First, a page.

Posted 30 May 2023
Overview: debt ceiling angst, or simply a lack of good news
Last week brought another bout of equity market volatility, with much of the blame for the market wobble attributed to the US government debt ceiling negotiations. The deadline after which the US government runs out of money – and technically defaults on its financial obligations – is now likely only 5-10 business days away, so market nervousness ahead of such an impending – and portentous – deadline is wholly understandable. Over the weekend an agreement between Democratic and Republican party leadership was reached, although the House of Representatives must vote on Wednesday before sending the bill to the Senate. It could therefore still go right down to the wire.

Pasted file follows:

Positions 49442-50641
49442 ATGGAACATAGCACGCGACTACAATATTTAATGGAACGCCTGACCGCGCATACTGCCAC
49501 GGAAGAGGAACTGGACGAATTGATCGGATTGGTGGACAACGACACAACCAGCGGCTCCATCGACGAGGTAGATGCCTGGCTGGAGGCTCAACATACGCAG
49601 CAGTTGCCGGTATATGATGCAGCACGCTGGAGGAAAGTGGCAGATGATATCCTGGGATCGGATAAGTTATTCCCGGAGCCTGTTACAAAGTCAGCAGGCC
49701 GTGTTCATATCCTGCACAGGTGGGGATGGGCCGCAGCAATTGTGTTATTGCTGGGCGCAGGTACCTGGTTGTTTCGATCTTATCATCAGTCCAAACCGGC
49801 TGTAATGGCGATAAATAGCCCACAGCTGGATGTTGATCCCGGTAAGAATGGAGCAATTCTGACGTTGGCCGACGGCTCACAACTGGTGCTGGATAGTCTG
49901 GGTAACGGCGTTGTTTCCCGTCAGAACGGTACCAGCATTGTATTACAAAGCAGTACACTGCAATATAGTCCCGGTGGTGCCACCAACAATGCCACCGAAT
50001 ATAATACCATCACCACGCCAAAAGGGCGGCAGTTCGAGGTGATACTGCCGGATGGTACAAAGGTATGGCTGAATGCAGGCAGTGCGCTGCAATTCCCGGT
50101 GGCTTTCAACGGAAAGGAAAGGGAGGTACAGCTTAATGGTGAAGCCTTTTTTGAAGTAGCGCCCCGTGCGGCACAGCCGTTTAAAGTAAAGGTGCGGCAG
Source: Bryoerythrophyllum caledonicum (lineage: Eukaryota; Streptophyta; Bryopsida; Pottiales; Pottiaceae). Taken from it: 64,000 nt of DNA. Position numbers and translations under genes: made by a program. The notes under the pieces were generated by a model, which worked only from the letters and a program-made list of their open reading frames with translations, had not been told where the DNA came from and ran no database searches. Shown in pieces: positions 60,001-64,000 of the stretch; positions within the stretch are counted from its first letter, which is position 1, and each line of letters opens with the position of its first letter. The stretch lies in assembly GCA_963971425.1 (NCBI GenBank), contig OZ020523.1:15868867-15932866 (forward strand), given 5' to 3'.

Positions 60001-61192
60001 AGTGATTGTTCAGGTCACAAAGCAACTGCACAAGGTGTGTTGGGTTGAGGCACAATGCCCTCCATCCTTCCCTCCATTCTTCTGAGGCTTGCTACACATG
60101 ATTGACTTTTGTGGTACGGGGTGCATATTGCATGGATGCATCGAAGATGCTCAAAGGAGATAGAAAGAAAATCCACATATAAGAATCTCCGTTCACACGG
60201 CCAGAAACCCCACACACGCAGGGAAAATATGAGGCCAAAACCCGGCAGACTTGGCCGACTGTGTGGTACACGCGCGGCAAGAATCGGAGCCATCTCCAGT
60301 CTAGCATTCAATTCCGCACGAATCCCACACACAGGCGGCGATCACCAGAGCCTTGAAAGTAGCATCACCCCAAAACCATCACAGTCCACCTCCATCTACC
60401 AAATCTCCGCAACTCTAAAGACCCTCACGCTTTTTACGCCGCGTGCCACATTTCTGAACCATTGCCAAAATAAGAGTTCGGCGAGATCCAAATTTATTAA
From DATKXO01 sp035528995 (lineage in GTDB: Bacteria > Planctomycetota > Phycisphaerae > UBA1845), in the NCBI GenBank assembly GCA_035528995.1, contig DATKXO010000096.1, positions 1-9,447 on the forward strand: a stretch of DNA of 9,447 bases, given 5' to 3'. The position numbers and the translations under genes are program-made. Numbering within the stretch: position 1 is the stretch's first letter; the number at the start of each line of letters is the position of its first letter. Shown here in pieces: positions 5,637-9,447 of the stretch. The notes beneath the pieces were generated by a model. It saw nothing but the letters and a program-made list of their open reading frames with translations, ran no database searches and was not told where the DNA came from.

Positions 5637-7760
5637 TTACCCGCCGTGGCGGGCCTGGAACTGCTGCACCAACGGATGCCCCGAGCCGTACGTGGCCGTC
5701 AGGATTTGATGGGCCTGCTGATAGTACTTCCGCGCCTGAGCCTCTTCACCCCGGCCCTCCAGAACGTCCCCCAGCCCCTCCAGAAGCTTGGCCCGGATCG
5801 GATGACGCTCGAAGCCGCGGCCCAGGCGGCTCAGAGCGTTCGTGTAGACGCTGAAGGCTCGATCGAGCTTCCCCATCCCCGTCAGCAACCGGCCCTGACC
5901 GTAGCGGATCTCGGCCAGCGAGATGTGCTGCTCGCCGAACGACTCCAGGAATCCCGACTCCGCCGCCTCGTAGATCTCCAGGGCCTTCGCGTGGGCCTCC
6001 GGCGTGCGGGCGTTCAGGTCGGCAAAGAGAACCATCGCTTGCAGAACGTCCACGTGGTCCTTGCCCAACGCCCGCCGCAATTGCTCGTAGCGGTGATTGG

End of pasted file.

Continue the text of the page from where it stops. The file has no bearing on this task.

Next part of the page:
The other big – and to our mind more important – move of last week took place in the bond market, with a sell-off moving yields higher again, in some instances, like the UK, reaching levels not seen since last autumn, after the Truss government’s ill-fated mini-budget. Indeed, last week’s step up in bond yields came at the same time as inflation reports (such as in the UK) showed that inflation – while trending downwards – is nevertheless proving sticky and persistent. At the same time, Germany was reported to have been in recession over the winter quarters and China’s COVID recovery has disappointed this far against the high expectations earlier in the year. Against this backdrop, expectations of central banks reversing their rates policies have been further pushed out towards the end of this year and even the first quarter of next year, while expectations of resurging economic growth over the second half of this year have been dampened.